Marine Energy

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Marine Energy Industry Sets New Goal of 1GW of Deployments by 2035

Marine Energy Has Potential to Power 220 Million U.S. Homes

VIDEO: Path to Clean Energy’s The Vast Potential of Marine Energy

About the Marine Energy Industry

Marine energy technologies — powered by water-based renewable resources such as currents, tides, and waves — are undergoing rapid innovation. These technologies will be critical in helping to reach 100% clean energy targets and related climate change goals by 2035.

The National Hydropower Association’s Marine Energy Council (MEC) works with private sector companies, academia, and government partners to:

  • Encourage the commercialization of marine energy technologies
  • Raise awareness of the industry’s considerable potential to create good paying jobs and to secure an affordable, reliable, and environmentally friendly energy future.

Globally available marine energy resources are vast, reliable, predictable, and environmentally friendly. The International Energy Agency (IEA) predicts that by 2050 over 300 gigawatts (GW) of marine energy capacity will be installed globally, resulting in:

  • $35 billion of investment
  • 680,000 direct jobs created
  • Reduction of 500 million tons of CO2 emissions each year

In the United States, demonstration projects and research supported by the U.S. Department of Energy show that marine energy technologies will provide clear and competitive benefits to the electric system and facilitate off-grid “Blue Economy” market opportunities.

Services related to deployment of marine energy technologies – including resource assessments, project feasibility studies, and site selection studies – can be a significant source of economic activity and revenue for U.S. companies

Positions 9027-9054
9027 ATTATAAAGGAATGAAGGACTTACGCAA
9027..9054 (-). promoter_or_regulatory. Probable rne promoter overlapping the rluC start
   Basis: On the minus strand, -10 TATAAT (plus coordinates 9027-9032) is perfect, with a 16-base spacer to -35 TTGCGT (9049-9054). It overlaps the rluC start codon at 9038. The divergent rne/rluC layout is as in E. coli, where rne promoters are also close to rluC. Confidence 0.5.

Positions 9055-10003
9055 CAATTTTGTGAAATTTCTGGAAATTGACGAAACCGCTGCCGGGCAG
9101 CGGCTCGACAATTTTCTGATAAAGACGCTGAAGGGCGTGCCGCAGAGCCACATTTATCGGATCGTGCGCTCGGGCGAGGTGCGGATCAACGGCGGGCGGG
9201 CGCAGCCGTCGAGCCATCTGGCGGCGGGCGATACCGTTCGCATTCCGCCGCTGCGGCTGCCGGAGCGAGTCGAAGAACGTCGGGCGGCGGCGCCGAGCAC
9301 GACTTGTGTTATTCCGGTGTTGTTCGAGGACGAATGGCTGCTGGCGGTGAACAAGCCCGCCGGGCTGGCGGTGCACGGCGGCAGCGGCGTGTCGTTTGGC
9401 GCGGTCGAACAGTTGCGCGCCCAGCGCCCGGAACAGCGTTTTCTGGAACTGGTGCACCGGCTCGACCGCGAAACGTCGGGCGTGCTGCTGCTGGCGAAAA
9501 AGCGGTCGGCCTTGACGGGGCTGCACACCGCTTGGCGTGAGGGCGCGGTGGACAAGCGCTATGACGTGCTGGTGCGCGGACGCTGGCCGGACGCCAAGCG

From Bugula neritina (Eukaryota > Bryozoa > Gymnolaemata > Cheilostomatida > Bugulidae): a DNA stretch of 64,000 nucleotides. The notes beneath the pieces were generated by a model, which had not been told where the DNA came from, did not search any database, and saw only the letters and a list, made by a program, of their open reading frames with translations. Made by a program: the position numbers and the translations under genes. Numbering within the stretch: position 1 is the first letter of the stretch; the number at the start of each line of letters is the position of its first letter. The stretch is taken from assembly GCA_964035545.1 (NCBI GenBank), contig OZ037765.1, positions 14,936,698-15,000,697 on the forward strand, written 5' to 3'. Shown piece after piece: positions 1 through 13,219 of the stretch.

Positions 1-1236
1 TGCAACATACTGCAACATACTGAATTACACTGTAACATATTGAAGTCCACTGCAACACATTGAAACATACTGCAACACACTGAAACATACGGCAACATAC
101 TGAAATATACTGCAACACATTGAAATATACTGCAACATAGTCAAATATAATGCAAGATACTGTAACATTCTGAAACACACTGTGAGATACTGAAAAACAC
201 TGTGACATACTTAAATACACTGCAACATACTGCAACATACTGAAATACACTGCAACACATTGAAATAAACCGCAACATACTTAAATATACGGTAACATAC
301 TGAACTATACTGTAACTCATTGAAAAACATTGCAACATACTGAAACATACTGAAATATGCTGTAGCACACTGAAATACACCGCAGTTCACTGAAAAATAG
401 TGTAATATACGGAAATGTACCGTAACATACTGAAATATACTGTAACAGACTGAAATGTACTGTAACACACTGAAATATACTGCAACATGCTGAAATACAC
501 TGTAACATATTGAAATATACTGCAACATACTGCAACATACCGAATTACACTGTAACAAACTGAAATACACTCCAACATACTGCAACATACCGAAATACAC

U.S. Marine Energy Potential

U.S. marine energy resources are significant and geographically diverse. According to the Marine Energy in the United States: An Overview of Opportunities, the fifty-state total technical resource of at least 2,300 terawatt-hours (TWh) per year is equivalent to 57 percent of total electricity generated in 2019.

This does not include the significant potential for Ocean Thermal Energy Conversion and salinity gradient differentials.

For comparison, total solar generation in 2019 was 103 TWh, 2 percent of all U.S. electricity generation.

Marine Energy Potential By Resource

WAVE ENERGY 
The U.S. wave energy resource is large (1,400 TWh/yr), and the vast majority of this energy is delivered directly to the nation’s shorelines where it can be utilized on land. The west coast is a particularly attractive region for wave energy because the resource reaches the shoreline (240 TWh/yr), where it can be readily utilized. 

TIDAL ENERGY 
A smaller resource by comparison (220 TWh/yr), tidal energy technologies are — in general — closer to commercialization than wave technologies. It is also a highly predictable form of renewable energy, and many sites are adjacent to markets that could utilize the power available. Tidal energy hot spots are located throughout the Northeast, Pacific Northwest, and Alaskan coasts. Cook Inlet alone could power much of Alaska.